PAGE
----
Like 4
    • Howard A Member

      I’m surprised to hear that. Unless you live in a VERY rural area, these cars were grandma and grandpas choice of car for taking the grandkids to Bigboy, well into the 60’s. Surely everybody, I thought, had seen or ridden in these.

      Like 4
      • NotSure

        Didn’t Pontiac have something very similar around this time? Those horizontal tail lamps are giving me some deja vu

  3. Charles

    There are just so many ways to offer the same design on the GM body, and this was one example of stretching the limits of variances. A last-minute change from a heavier design to a lighter look based on what Chrysler was planning to come out with and the lack of design continuity showed. They were around, but not that popular in my neck of the woods. Still, a better buy than the competition, but a small market consisting of folks with money, typically empty nesters, but didn’t know how to spend it.

    Like 1
  4. Fred W

    I remember this model well. In the early 60’s I was already a car nut at 7 or so and remember the neighbor kid’s parents had two 60’s (but theirs were Pontiacs- one like this but burgandy, the other a drop top), same color. They kept both well into the 70’s. This BF listing, compared to 90% of the listings that have low mileage claims, is actually believable. I see nothing to dispute their claim – all the paint, including the engine compartment, has that beautiful tone that only slightly weathered original paint has.

    Like 9
  5. flmikey

    This is a beautiful car…to the right person…and a bargain…to the right person…the buyer will either be someone who grew up riding in this car with their parents, or a vegan hipster that wants to use it to drive to gigs…with that said, great find, and glad to see cars like this in this condition…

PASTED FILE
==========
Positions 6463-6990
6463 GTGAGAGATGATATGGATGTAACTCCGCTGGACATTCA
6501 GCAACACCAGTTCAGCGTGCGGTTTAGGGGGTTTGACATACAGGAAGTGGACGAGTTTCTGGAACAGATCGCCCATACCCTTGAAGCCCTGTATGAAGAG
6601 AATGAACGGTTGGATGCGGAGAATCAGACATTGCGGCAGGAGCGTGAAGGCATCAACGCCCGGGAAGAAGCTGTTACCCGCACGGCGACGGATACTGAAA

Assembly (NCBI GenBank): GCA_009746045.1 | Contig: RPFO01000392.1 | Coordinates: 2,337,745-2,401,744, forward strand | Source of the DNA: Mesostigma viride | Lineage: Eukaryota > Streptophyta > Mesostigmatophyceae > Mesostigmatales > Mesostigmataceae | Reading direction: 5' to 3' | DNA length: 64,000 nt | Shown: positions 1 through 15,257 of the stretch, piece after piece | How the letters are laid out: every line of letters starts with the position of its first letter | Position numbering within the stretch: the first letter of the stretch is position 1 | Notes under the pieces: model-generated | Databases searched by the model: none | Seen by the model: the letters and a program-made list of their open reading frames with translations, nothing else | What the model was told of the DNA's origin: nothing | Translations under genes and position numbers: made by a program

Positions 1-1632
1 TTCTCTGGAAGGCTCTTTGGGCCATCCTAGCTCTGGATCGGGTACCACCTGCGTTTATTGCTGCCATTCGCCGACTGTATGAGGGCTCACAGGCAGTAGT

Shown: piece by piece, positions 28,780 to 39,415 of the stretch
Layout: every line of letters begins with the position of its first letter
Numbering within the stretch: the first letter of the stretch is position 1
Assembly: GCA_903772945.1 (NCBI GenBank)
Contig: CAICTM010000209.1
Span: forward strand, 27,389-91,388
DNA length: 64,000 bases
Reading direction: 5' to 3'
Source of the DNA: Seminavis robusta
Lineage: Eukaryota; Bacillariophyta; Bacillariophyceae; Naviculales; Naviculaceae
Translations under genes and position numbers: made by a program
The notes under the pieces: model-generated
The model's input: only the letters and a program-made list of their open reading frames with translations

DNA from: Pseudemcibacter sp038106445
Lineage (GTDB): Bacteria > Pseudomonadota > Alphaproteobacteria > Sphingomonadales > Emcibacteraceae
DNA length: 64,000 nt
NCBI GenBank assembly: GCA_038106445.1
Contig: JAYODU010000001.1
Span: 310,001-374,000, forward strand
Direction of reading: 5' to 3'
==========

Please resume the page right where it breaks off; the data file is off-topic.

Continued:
Like 16
  6. Jack M.

    I’m certainly not an early Oldsmobile expert, but I don’t believe that this car would have left the factory with a blacked out front grille. The chrome was probably getting rusty and pitted and the seller hit it with a spray bomb.

    Like 2
    • karl

      Look at pictures of other 60 Olds ; you’ll see a lot look like this one. Either the recessed areas are painted black from the factory or the sunlight isn’t hitting those areas . I suspect they were going for a “floating” chrome design, somewhat like the 59 Fords

      Like 1
    • joe cat

      If you google: 1960 Oldsmobile Super 88 Holiday 5

      they all have the blacked out grill.

      Like 6
    • Bob

      In 1960 I was 14 with a paper route and a car wash service for my neighbors. Our next door neighbor named Abe traded his ’56 88 in for one of these only in the 4 door sedan series. I used to wash it every two weeks. I remember when he parked it in his garage at least two feet of that car stuck out. Another one of my jobs for Abe was to clean out the front end of his garage. I remember those days like it was yesterday!!! This car is in remarkable condition!!!

      Like 12
    • Duaney Member

      The grille is all factory, the bars are all chrome on the leading edge, the black you see are the air spaces between the bars. After all, the radiator has to get air somehow.

      Like 1
  7. Crazyhawk

    Looks like Olds had 20 stylists working on this design and they all got paid by the hour. Cool looking ride though….

    Like 3
  8. Will Fox

    My second favorite year for Olds; right behind the `57s! Neighbor across the street bought a `60 Super 88 4dr. sedan in this shade new; it was a popular color. Traded his `55 Super 88 sedan for it.
    Seriously; this is a superb time capsule!! Where on earth was THIS hiding for the past 59 years?! The plastic cover on the seats aren’t factory; those were always added by the dealer at purchase. If they are original, I’m surprised. even with low mileage, they usually yellowed and cracked apart simply from age. This beauty BEGS for proper 2 1/4″ whitewalls though; looks like a base model 88 with black walls!
    Now I wish I had $15K; just try finding one nicer for that price. You won’t. This flat-top is a real treasure, IMHO!!

    Like 15
  9. TimS Member

    All green which is great, and a 4-door which doesn’t make me turn my nose up. Certainly nobody else would have one at a show. Somebody loved this car and I would, too.

    Like 13
  10. Ken